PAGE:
Wednesday, August 16, 2017

MosaïCanada

As part of the Canada 150 celebrations the National Capital Region engaged Mosaïcultures Internationales de Montréal to create an exhibit reflecting Canada’s history and diversity. The end result is a spectacular kilometer-long walk through some stunning horticultural sculpture.

We’d been meaning to visit and finally got around to it today. We were blown away by the artistry and attention to detail – all done in various types of plants, grasses, mosses, and so on to provide the texture and colour the artists desired. It is reported that 3 million plants of 80 different varieties were required to create this magical garden.

problem neighbour Aside from seeing the odd trimmed cedar in a front yard I’d never paid much attention to this art form. Supposedly all the rage in Victorian times it had fallen out of favour but is now making a modest comeback.

It is, understandably, extremely labour intensive and expensive (reported cost – $10 million to put on this particular exhibit of 100+ sculptures) so don’t expect to see this type of exhibit  too often. But if you ever get the chance to visit one, go for it, as these examples were truly beautiful.

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Walls and roof of 'station' covered with mosses.

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Canadian Pacific train crossing the Prairies. Life-sized and all plants.

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Inukshuk and puffins.

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Copy of a famous Orca sculpture by BC’s Bill Reid.

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Inukshuk and polar bear.

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Puffins.

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Muskox.

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Celebration of Canada’s links to China.

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Voyageur.

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Mother Earth. She’s probably 30’ high.

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Not horticultural art but still amazing creations by a British artist (forget her name) who uses driftwood as her medium.

All in all a great way to spend the day. Best of all, it was free. (Worst of all was the $53 parking ticket I got because I misread the sign. The fact that there was actually a free space should have been my first clue. Sigh.)

Friday, August 4, 2017

Tinfoil and vinegar

I decided it was finally time to get down to doing some work on the Kawasaki. A while back I had cleaned and rebuilt the carbs. (One of the POs – don’t know which – ‘forgot’ to replace a few small parts like springs and such and mis-installed a few others, proving once again that some people should never be allowed near tools.) Not surprisingly, once the carbs were set up properly it fired right up and ran well. Since the heart seemed strong it was now worth my time and effort to get it into reasonable shape to pass a safety check and, ultimately, get it licensed.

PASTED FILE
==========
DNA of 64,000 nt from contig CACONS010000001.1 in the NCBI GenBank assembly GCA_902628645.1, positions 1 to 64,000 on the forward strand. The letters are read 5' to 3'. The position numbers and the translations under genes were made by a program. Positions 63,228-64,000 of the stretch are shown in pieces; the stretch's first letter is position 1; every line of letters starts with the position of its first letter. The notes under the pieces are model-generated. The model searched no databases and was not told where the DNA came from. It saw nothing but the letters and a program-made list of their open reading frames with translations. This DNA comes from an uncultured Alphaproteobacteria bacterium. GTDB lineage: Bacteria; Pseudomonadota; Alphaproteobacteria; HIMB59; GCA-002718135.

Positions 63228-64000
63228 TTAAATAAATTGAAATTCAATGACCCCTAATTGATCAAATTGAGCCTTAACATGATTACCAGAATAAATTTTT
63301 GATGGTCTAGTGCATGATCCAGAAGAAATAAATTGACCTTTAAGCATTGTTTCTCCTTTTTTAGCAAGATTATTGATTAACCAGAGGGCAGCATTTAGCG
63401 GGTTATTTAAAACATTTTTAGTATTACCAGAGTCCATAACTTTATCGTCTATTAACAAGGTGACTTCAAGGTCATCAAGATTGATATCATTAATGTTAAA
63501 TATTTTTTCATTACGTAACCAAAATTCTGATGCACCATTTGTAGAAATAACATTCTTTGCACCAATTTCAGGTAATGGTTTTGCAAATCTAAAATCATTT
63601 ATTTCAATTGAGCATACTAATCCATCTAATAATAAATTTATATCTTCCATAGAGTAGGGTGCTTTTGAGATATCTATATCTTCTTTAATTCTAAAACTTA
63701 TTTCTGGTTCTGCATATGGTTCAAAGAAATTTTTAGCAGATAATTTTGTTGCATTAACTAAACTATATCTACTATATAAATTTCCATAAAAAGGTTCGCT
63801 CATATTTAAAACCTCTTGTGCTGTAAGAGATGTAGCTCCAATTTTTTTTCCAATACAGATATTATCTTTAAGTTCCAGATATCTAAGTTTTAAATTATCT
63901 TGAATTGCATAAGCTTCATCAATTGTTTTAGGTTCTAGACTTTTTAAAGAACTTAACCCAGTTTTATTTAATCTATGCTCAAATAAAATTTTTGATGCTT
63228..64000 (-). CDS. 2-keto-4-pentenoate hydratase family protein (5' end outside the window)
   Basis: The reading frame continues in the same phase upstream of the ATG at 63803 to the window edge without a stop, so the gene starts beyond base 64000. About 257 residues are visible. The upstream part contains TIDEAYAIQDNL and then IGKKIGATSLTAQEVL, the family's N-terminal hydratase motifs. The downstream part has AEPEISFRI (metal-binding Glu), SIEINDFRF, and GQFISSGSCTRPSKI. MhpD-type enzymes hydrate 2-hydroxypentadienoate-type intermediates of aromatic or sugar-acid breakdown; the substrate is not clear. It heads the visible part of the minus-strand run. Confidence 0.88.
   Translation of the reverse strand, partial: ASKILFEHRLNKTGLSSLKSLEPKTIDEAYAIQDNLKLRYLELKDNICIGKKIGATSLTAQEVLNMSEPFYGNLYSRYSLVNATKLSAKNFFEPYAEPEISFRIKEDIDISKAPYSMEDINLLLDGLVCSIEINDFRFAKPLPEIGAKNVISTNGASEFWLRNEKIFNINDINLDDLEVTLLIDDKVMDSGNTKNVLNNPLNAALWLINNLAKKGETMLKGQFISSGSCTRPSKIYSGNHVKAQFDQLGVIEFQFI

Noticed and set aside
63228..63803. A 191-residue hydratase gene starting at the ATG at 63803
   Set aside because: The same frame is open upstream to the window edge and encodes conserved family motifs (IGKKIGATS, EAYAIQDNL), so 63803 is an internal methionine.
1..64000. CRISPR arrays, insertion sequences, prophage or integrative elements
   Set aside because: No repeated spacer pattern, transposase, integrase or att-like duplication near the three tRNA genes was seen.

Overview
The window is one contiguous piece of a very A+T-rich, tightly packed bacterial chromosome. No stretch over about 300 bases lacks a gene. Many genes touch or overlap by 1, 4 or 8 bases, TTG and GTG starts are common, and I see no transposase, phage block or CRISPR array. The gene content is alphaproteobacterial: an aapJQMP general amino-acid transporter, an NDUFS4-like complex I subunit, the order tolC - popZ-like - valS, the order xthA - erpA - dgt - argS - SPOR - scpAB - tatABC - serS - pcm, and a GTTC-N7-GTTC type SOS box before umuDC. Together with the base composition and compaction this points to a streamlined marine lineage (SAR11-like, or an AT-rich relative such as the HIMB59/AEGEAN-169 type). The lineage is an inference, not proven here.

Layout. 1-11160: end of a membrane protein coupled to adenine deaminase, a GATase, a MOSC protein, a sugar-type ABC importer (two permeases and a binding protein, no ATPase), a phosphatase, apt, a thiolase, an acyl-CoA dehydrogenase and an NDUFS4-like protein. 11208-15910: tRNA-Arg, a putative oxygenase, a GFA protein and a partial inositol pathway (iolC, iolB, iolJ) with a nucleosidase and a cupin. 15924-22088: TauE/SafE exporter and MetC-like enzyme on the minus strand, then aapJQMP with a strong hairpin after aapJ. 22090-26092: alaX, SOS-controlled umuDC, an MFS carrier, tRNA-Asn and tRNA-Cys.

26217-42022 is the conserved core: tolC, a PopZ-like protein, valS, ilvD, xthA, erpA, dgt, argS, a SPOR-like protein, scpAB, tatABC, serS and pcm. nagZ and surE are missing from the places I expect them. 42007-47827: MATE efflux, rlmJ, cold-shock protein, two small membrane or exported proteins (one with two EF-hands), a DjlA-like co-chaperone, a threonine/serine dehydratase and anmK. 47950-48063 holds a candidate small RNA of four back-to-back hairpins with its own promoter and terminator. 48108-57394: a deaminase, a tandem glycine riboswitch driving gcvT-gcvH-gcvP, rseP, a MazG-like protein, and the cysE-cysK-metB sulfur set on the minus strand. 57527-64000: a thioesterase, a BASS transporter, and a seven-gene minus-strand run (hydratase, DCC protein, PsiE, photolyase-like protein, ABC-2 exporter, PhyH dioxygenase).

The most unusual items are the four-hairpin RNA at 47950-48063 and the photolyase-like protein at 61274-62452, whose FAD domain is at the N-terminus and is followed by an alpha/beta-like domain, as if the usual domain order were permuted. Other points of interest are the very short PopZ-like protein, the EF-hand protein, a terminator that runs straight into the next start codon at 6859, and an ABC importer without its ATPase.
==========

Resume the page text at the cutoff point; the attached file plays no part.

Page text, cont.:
IMG_0140Fork seals were leaking and the clutch cable was frayed. The exhaust system was also leaking. And just overall, the bike looked ratty, which could trigger a more detailed safety inspection that I wanted.

Seals were easy to replace, as was the clutch cable (although very messy as it’s routed next to the front sprocket and is therefore subject to a lot of chain lube spray). A new, less radical, set of bars was obtained (surprising how many new parts are still available for a 35-year-old motorcycle), and the air box was replaced by 2 separate air filters.

IMG_0077But I wasn’t sure how to proceed with cleaning up all the surface rust on every chrome surface. As you can see from this shot of part of the rear fender it was pretty ugly. And every chrome surface was similar. Enter Google and YouTube where I discovered that a bit of tinfoil dipped in vinegar would remove that surface rust and leave the chrome, if not pristine, at least shiny.

I was pretty skeptical but decided to give it a try.

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Et voila! Worked like a charm. The chrome is still pitted and will rust again if left to the elements, but the improvement is remarkable.

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And just to highlight the difference, one muffler has been cleaned up and the second has yet to be touched. That’s tomorrow’s job.

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So who knows? I might get this thing on the road this summer after all.